PART I: Introduction and Descriptive Statistics Chapter 1:Introduction to Statistics 1.1 The Use of Statistics in Science 1.2 Descriptive and Inferential Statistics MAKING SENSE-Populations and Samples 1.3 Research Methods and Statistics MAKING SENSE-Experimental and Control Groups 1.4 Scales of Measurement 1.5 Types of Variables for Which Data Are Measured 1.6 Research in Focus: Evaluating Data and Scales of Measurement 1.7 SPSS in Focus: Entering and Defining Variables Chapter 2: Summarizing Data: Frequency Distributions in Tables and Graphs 2.1 Why Summarize Data? 2.2 Frequency Distributions for Grouped Data 2.3 Identifying Percentile Points and Percentile Ranks 2.4 SPSS in Focus: Frequency Distributions for Quantitative Data 2.5 Frequency Distributions for Ungrouped Data 2.6 Research in Focus: Summarizing Demographic Information 2.7 SPSS in Focus: Frequency Distributions for Categorical Data 2.8 Graphing Distributions: Continuous Data 2.9 Graphing Distributions: Discrete and Categorical Data MAKING SENSE- Deception Due to the Distortion of Data 2.10 Research in Focus: Frequencies and Percents 2.11 SPSS in Focus: Histograms, Bar Charts, and Pie Charts Chapter 3: Summarizing Data: Central Tendency 3.1 Introduction to Central Tendency 3.2 Measures of Central Tendency MAKING SENSE-Making the Grade 3.3 Characteristics of the Mean 3.4 Choosing an Appropriate Measure of Central Tendency 3.5 Research in Focus: Describing Central Tendency 3.6 SPSS in Focus: Mean, Median, and Mode Chapter 4: Summarizing Data: Variability 4.1 Measuring Variability 4.2 The Range and Interquartile Range 4.3 Research in Focus: Reporting the Range 4.4 The Variance 4.5 Explaining Variance for Populations and Samples 4.6 The Computational Formula for Variance 4.7 The Standard Deviation 4.8 What Does the Standard Deviation Tell Us? MAKING SENSE-Standard Deviation and Nonnormal Distributions 4.9 Characteristics of the Standard Deviation 4.10 SPSS in Focus: Range, Variance, and Standard Deviation PART II: Probability and the Foundations of Inferential Statistics Chapter 5: Probability, Normal Distributions, and z Scores 5.1 Introduction to Probability 5.2 Calculating Probability 5.3 Probability and the Normal Distribution 5.4 Characteristics of the Normal Distribution 5.5 Research in Focus: The Statistical Norm 5.6 The Standard Normal Distribution and z Scores 5.7 A Brief Introduction to the Unit Normal Table 5.8 Locating Proportions 5.9 Locating Scores MAKING SENSE-Standard Deviation and the Normal Distribution 5.10 SPSS in Focus: Converting Raw Scores to Standard z Scores Chapter 6: Characteristics of the Sample Mean 6.1 Selecting Samples From Populations 6.2 Selecting a Sample: Who's In and Who's Out? 6.3 Sampling Distributions: The Mean 6.4 The Standard Error of the Mean 6.5 Factors That Decrease Standard Error 6.6 SPSS in Focus: Estimating the Standard Error of the Mean 6.7 APA in Focus: Reporting the Standard Error 6.8 Standard Normal Transformations With Sampling Distributions Chapter 7: Hypothesis Testing: Significance, Effect Size, and Power 7.1 Inferential Statistics and Hypothesis Testing 7.2 Four Steps to Hypothesis Testing MAKING SENSE-Testing the Null Hypothesis 7.3 Hypothesis Testing and Sampling Distributions 7.4 Making a Decision: Types of Error 7.5 Testing for Significance: Examples Using the z Test 7.6 Research in Focus: Directional Versus Nondirectional Tests 7.7 Measuring the Size of an Effect: Cohen's d 7.8 Effect Size, Power, and Sample Size 7.9 Additional Factors That Increase Power 7.10 SPSS in Focus: A Preview for Chapters 8 to 14 7.11 APA in Focus: Reporting the Test Statistic and Effect Size PART III: Making Inferences About One or Two Means Chapter 8: Testing Means: One-Sample t Test With Confidence Intervals 8.1 Going From z to t 8.2 The Degrees of Freedom 8.3 Reading the t Table 8.4 Computing the One-Sample t Test 8.5 Effect Size for the One- Sample t Test 8.6 Confidence Intervals for the One-Sample t Test 8.7 Inferring Significance and Effect Size From a Confidence Interval 8.8 SPSS in Focus: One-Sample t Test and Confidence Intervals 8.9 APA in Focus: Reporting the t Statistic and Confidence Intervals Chapter 9: Testing Means: Two-Independent-Sample t Test With Confidence Intervals 9.1 Introduction to the Between- Subjects Design 9.2 Selecting Samples for Comparing Two Groups 9.3 Variability and Comparing Differences Between Two Groups 9.4 Computing the Two-Independent-Sample t Test MAKING SENSE-The Pooled Sample Variance 9.5 Effect Size for the Two-Independent-Sample t Test 9.6 Confidence Intervals for the Two-Independent-Sample t Test 9.7 Inferring Significance and Effect Size From a Confidence Interval 9.8 SPSS in Focus: Two-Independent- Sample t Test and Confidence Intervals 9.9 APA in Focus: Reporting the t Statistic and Confidence Intervals Chapter 10: Testing Means: Related-Samples t Test With Confidence Intervals 10.1 Related Samples Designs 10.2 Introduction to the Related-Samples t Test 10.3 Computing the Related-Samples t Test MAKING SENSE-Increasing Power by Reducing Error 10.4 Measuring Effect Size for the Related-Samples t Test 10.5 Confidence Intervals for the Related-Samples t Test 10.6 Inferring Significance and Effect Size From a Confidence Interval 10.7 SPSS in Focus: Related-Samples t Test and Confidence Intervals 10.8 APA in Focus: Reporting the t Statistic and Confidence Intervals PART IV: Making Inferences About The Variability of Two or More Means Chapter 11: One-Way Analysis of Variance: Between-Subjects and Within-Subjects (Repeated-Measures) Designs 11.1 An Introduction to Analysis of Variance 11.2 The Between-Subjects Design for Analysis of Variance 11.3 Computing the One-Way Between-Subjects ANOVA MAKING SENSE-Mean Squares and Variance 11.4 Post Hoc Tests: An Example Using Tukey's HSD 11.5 SPSS in Focus: The One-Way Between-Subjects ANOVA 11.6 The Within-Subjects Design for Analysis of Variance 11.7 Computing the One-Way Within-Subjects ANOVA 11.8 Post Hoc Tests for the Within-Subjects Design 11.9 SPSS in Focus: The One-Way Within-Subjects ANOVA 11.10 A Comparison of Within-Subjects and Between-Subjects Designs for ANOVA: Implications for Power 11.11 APA in Focus: Reporting the Results of the One-Way ANOVAs 327 Chapter Summary Organized by Learning Objective Chapter 12: Two-Way Analysis of Variance: Between- Subjects Factorial Design 12.1 Introduction to Factorial Designs 12.2 Structure and Notation for the Two-Way ANOVA 12.3 Describing Variability: Main Effects and Interactions MAKING SENSE-Graphing Interactions 12.4 Computing the Two-Way Between-Subjects ANOVA 12.5 Analyzing Main Effects and Interactions 12.6 Measuring Effect Size for Main Effects and the Interaction 12.7 SPSS in Focus: The Two-Way Between-Subjects ANOVA 12.8 APA in Focus: Reporting the Results of the Two-Way ANOVAs PART V: Making Inferences About Patterns, Prediction, and Nonparametric Tests Chapter 13: Correlation and Linear Regression 13.1 The Structure of Data Used for Identifying Patterns and Making Predictions 13.2 Fundamentals of the Correlation 13.3 The Pearson Correlation Coefficient MAKING SENSE-Understanding Covariance 13.4 SPSS in Focus: Pearson Correlation Coefficient 13.5 Assumptions and Limitations for Linear Correlations 13.6 Alternatives to Pearson: Spearman, Point-Biserial, and Phi 13.7 SPSS in Focus: Computing the Alternatives to Pearson 13.8 Fundamentals of Linear Regression 13.9 Using the Method of Least Squares to Find the Regression Line MAKING SENSE-SP, SS, and the Slope of a Regression Line 13.10 Using Analysis of Regression to Determine Significance 13.11 SPSS in Focus: Analysis of Regression 13.12 A Look Ahead to Multiple Regression 13.13 APA in Focus: Reporting Correlations and Linear Regression Chapter 14: Chi-Square Tests: Goodness-of-Fit and the Test for Independence 14.1 Distinguishing Parametric and Nonparametric Tests 14.2 The Chi-Square Goodness-of-Fit Test MAKING SENSE-The Relative Size of a Discrepancy 14.3 SPSS in Focus: The Chi-Square Goodness-of-Fit Test 14.4 Interpreting the Chi-Square Goodness-of-Fit Test 14.5 The Chi-Square Test for Independence 14.6 Measures of Effect Size for the Chi-Square Test for Independence 14.7 SPSS in Focus: The Chi-Square Test for Independence 14.8 APA in Focus: Reporting the Chi-Square Tests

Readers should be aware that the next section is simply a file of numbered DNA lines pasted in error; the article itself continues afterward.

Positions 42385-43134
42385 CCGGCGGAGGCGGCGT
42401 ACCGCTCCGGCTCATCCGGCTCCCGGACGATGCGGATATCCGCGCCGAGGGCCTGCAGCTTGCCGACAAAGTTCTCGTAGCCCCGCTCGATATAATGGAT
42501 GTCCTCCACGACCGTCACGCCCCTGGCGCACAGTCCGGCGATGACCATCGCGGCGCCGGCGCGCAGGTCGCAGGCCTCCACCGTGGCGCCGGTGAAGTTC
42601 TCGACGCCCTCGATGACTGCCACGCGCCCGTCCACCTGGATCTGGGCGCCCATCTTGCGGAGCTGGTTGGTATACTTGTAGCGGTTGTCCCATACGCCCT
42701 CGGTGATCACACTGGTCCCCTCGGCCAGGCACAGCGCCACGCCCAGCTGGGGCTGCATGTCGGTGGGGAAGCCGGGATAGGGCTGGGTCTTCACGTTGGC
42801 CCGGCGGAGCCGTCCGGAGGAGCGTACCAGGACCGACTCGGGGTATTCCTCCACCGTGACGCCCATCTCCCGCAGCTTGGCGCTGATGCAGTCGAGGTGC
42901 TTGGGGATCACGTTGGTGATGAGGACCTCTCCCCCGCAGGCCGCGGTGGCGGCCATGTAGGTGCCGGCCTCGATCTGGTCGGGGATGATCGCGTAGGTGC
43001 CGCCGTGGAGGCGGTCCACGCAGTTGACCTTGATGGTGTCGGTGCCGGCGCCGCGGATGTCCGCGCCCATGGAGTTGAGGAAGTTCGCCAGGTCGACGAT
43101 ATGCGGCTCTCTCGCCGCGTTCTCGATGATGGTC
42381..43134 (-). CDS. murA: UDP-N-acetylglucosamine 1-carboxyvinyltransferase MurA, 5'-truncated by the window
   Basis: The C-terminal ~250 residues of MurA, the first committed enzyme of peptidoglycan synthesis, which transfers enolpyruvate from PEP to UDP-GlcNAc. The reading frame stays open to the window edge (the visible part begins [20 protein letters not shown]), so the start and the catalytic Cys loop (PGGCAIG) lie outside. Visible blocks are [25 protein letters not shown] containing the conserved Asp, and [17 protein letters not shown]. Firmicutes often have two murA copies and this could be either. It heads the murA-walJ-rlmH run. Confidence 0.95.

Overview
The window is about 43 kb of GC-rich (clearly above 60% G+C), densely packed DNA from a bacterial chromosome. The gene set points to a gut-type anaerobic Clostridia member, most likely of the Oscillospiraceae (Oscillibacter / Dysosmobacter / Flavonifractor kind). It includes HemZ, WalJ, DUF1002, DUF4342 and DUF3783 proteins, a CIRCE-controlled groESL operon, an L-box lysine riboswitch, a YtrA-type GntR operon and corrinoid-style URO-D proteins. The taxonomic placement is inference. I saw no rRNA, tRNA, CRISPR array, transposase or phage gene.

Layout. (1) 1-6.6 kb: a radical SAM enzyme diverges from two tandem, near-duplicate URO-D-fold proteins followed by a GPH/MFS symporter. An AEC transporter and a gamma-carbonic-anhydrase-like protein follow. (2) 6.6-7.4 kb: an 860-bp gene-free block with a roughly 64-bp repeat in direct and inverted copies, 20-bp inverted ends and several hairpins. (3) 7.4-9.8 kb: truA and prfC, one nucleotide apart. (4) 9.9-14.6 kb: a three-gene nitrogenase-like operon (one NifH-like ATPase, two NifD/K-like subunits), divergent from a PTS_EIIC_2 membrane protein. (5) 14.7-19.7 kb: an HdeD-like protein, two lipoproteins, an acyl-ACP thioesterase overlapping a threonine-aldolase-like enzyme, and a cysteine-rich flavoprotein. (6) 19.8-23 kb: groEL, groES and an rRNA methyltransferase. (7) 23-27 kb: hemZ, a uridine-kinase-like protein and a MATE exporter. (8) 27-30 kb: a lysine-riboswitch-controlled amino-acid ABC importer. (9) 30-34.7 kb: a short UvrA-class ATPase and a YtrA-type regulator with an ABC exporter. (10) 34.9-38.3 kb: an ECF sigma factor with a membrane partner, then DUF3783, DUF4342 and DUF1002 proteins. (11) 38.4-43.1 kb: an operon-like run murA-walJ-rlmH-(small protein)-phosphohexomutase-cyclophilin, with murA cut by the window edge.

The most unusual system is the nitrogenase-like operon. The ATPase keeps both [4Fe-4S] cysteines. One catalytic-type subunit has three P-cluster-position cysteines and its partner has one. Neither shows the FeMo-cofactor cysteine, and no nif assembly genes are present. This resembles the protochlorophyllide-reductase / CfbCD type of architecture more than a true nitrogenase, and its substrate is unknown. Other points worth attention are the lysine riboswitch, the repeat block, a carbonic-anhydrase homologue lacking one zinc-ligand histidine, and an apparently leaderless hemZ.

Gregory J. Privitera is a professor of psychology at St. Bonaventure University where he is a recipient of its highest teaching honor, The Award for Professional Excellence in Teaching, and its highest honor for scholarship, The Award for Professional Excellence in Research and Publication. Dr. Privitera received his PhD in behavioral neuroscience in the field of psychology at the State University of New York at Buffalo and continued with his postdoctoral research at Arizona State University. He is a national award-winning author and research scholar. His textbooks span across diverse topics in psychology and the behavioral sciences, including two introductory psychology texts (one upcoming), four statistics texts, two research methods texts, and multiple other texts bridging knowledge creation across health, health care, and well-being. In addition, Dr. Privitera has authored more than three dozen peer-reviewed papers aimed at advancing our understanding of health and well-being. He research has earned recognition by the American Psychological Association, and in media and press to include Oprah's Magazine, Time Magazine, and the Wall Street Journal. In addition to his teaching, research, and advisement, Dr. Privitera is a veteran of the U.S. Marine Corps, is an identical twin, and is married with three children: a daughter, Grace Ann, and two sons, Aiden Andrew and Luca James.